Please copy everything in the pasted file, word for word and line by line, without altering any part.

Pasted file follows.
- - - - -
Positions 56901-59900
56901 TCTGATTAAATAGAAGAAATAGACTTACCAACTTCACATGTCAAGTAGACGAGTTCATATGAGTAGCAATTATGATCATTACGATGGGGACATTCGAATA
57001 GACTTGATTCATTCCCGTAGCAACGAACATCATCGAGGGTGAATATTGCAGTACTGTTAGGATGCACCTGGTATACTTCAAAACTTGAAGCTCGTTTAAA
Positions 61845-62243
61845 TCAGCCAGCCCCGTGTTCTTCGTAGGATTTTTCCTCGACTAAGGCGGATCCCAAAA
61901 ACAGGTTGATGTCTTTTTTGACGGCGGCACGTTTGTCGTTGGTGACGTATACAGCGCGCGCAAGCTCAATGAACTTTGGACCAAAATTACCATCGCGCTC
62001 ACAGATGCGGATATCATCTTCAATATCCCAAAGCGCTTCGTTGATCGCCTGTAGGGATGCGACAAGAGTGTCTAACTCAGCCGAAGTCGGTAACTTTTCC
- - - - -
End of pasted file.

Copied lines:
Positions 56901-59900
56901 TCTGATTAAATAGAAGAAATAGACTTACCAACTTCACATGTCAAGTAGACGAGTTCATATGAGTAGCAATTATGATCATTACGATGGGGACATTCGAATA
57001 GACTTGATTCATTCCCGTAGCAACGAACATCATCGAGGGTGAATATTGCAGTACTGTTAGGATGCACCTGGTATACTTCAAAACTTGAAGCTCGTTTAAA
Positions 61845-62243
61845 TCAGCCAGCCCCGTGTTCTTCGTAGGATTTTTCCTCGACTAAGGCGGATCCCAAAA
61901 ACAGGTTGATGTCTTTTTTGACGGCGGCACGTTTGTCGTTGGTGACGTATACAGCGCGCGCAAGCTCAATGAACTTTGGACCAAAATTACCATCGCGCTC
62001 ACAGATGCGGATATCATCTTCAATATCCCAAAGCGCTTCGTTGATCGCCTGTAGGGATGCGACAAGAGTGTCTAACTCAGCCGAAGTCGGTAACTTTTCC